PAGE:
What to do with Steam-A-Seam

I recently took an online course in Landscape Quilting by Gloria Loughman – see review of her book here. She is Australian so when she mentioned Steam-A-Seam, I thought perhaps it was an Australian product. Imagine my delight to find that Alvina had it in stock and knew exactly what it was. I asked her about using Steam-A-Seam and below you’ll find her answer.

Sweet Pea Quilting sells Steam-A-Seam by the meter.

Sweet Pea Quilting sells Steam-A-Seam by the meter.

There are numerous types of this product available. Some work better than others.

I prefer Steam-A-Seam Lite 2 for two specific reasons.

  1. You can temporarily affix it to your project, put your project up on a display wall and the pieces will not fall off. That is not the case for a few other varieties on the market, they do not temporarily stick to your project.
  2. Steam A Seam Lite 2  is also very thin. So if your project has numerous layers of fusible webbing in one section, it does not become too stiff. So for example if you were appliqueing a bird, you would have numerous colours or shades of colours and some would overlap the other. Other products are thicker so your project gets bulkier and then does not lay flat. Too bulky making quilting it a bit difficult too as the threads will break if you are going through too many layers.
By Gloria Loughman - The layers and contours are made possible by the use of Steam-A-Seam.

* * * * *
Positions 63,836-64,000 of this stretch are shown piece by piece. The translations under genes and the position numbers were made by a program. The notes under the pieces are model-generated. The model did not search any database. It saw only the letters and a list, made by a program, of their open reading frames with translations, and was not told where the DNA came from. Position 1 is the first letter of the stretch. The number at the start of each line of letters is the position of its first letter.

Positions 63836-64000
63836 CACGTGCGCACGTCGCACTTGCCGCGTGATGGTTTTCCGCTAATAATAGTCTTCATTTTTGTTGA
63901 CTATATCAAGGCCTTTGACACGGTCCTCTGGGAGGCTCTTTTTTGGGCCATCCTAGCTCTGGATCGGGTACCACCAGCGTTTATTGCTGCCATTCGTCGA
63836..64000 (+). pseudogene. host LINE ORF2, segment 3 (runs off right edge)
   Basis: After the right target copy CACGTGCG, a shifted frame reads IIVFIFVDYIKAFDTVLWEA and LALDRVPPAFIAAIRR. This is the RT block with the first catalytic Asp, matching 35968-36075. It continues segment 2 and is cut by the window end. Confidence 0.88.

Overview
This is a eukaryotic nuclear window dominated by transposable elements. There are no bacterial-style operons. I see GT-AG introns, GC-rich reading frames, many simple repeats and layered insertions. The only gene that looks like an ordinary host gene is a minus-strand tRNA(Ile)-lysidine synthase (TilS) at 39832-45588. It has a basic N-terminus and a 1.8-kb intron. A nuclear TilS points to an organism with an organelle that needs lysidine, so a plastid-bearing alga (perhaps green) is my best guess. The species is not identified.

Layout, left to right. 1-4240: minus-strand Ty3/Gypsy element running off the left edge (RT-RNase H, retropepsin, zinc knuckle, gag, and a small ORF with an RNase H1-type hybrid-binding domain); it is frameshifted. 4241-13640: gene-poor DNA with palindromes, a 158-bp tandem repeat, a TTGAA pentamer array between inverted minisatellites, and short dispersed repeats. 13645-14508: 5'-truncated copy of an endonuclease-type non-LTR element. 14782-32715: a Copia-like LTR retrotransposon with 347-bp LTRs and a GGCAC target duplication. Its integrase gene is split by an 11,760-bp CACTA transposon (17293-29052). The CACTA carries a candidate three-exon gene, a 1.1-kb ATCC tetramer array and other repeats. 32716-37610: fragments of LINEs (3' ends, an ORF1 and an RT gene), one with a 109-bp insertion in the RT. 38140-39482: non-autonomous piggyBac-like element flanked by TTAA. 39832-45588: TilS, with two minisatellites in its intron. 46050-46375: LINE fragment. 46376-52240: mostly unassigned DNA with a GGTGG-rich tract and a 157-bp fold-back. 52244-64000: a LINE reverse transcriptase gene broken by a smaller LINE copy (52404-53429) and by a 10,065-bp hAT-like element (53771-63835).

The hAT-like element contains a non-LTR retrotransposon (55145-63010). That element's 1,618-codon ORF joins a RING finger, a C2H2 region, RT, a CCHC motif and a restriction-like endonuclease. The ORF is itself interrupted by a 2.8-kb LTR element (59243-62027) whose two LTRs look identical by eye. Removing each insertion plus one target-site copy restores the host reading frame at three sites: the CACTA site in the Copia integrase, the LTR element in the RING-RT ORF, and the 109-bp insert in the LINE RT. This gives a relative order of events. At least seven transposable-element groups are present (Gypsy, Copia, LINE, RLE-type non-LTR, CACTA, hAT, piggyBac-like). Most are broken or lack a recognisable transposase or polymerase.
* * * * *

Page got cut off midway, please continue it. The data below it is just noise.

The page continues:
By Gloria Loughman – The layers and contours are made possible by the use of Steam-A-Seam.

A tip from Alvina:
Since all Fusible Webbing does not apply the same , have the same shelf life or are the same thickness, keep a label that identifies which brand and type you are using. That way, when you go to use it, your entire project will finish the same. If you mix and match with scraps you have at home you never know what the end result will be.

I decided to try this product last weekend. A friend had received a new-to-her Pfaff sewing machine for Christmas and needed a refresher course in using it. It was several steps up from her last machine. After introducing her to various functions of the machine, we decided to make some tote bags.  You can imagine the fun – us sitting side by side with our machines, cutting, ironing and sewing these bags.

Never content to do something simple when something decorative is possible and because the fabric was just a bit short, I decided to do a special appliqued pocket. I cut a section of the paisley form from the fabric, using Steam-A-Seam to apply it to the pocket, ironed it in place and then sewed around it. To make it further complicated, I did two rows of couching with coordinated fabric around the outside, a decorative metallic stitch pattern in between and then added a bit of metallic thread to the paisley form.

Close-up of applique using Steam-A-Seam

Close-up of applique using Steam-A-Seam

We lined our bags in whatever was available in my stash – orange for me and beige for my friend and added buttons. I’ve mentioned these buttons before – they are hand-made ceramic buttons from ceramic artist, Molly Magid (www.missionclayworks.com). Each year when she sells at the Christmas market, I stock up.

Somewhat the worse for wear after a long day of sewing and tea drinking, I hold bags for both of us.

Somewhat the worse for wear after a long day of sewing and tea drinking, I hold bags for both of us.

You’ll always receive a warm welcome at Sweet Pea Quilting. Come in and ask Alvina about your project and how you can incorporate Steam-A-Seam.

 

 

 

 

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